At 77 years old, Captain William Bainbridge White moved to Canon City in 1890 and possibly lived with his son Henry, who moved there in 1884 with his family. Next door to the east lived wealthy Canon City pioneer David Robinson. White’s son-in-law James B. Morford lived to the west. Morford bought lots in south Canon City, just across the First Street Bridge in late 1881 and moved his family there.
The Morfords were a pioneer mining and Canon City family who came from Roseville, Ill. The 1870 United States census has James, 26 years, and his sister Sarah, 18 years, living in Fremont County. Sarah married Henry Lewis White in 1871 and James married Ellen “Nellie” Virden (1852, Iowa) in July, 1872. The 1880 census has James and Nellie living in Gothic, Colo., a mining town near Crested Butte, and returning to Canon City in 1881.
In 1882, James was a precinct officer at the Colorado Democratic Convention and a city road overseer. He supervised work on a collapsed Canon City water ditch in 1899. In 1900, Morford was making sizeable additions to his south Canon City residence, and Lenore Fansher, related to Purlina Foster, who was John Reeves Witcher’s (West 4-Mile Creek) first wife, was visiting her relatives Misses Thompson and Morford of south Canon City.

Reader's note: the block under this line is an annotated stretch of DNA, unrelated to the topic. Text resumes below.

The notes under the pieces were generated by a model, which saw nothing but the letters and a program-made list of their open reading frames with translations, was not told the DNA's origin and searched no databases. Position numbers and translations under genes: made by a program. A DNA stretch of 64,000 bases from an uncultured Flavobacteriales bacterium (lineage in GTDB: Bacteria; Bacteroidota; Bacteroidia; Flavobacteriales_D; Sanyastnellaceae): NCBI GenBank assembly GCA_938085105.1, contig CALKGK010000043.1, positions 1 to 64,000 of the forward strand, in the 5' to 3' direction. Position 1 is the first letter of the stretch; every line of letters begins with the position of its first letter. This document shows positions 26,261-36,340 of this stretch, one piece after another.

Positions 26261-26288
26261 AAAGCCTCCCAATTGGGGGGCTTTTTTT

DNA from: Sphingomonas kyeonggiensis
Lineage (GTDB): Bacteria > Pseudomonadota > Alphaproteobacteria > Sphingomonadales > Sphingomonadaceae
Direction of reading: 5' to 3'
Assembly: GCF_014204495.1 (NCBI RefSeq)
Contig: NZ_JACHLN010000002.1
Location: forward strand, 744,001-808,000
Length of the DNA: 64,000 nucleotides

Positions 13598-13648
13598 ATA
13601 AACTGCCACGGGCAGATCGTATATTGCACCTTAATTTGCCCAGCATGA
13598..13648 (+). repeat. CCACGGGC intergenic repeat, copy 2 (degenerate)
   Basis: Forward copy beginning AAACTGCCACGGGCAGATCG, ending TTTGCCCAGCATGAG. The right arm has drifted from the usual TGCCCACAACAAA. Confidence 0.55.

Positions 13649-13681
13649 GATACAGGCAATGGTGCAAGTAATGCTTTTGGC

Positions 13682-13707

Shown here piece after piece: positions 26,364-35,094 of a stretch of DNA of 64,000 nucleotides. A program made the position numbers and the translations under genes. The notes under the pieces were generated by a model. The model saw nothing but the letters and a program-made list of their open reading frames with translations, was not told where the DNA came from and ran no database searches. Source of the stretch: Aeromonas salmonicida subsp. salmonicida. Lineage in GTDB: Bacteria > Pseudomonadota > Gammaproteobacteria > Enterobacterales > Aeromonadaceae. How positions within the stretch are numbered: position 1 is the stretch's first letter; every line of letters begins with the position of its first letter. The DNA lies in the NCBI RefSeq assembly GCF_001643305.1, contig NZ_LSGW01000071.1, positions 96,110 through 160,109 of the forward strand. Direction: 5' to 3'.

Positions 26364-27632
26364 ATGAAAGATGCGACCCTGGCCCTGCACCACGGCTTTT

Nellie was one of Canon City’s first public school teachers. The Canon City School District was formed in 1866 and in 1870 Nellie taught in the one-room school in Bates Hall, located on River Street, now called Royal Gorge Boulevard.
Nellie’s uncle Thomas Jefferson Virden, 1831, Illinois, and one of 12 children came to Colorado via Iowa and Nebraska in 1861 and spent four years mining. In 1865 Virden was in Fremont County. Virden fought in the Civil War and with the “bloody” 3rd Regiment at Sand Creek. Virden freighted to various mining areas around the state. In 1863 Virden and John Reeves Witcher bought the Castle Rock Ranch just north of Florence, which is now all prison property. Virden was a county assessor in 1872. In 1900, Virden was in Mesa County. He died in Los Angeles in 1926.
In 1891, Henry White moved to Cripple Creek after his daughter Gertie Estella and baby H’s deaths in 1891. His son Arthur had passed away in 1890.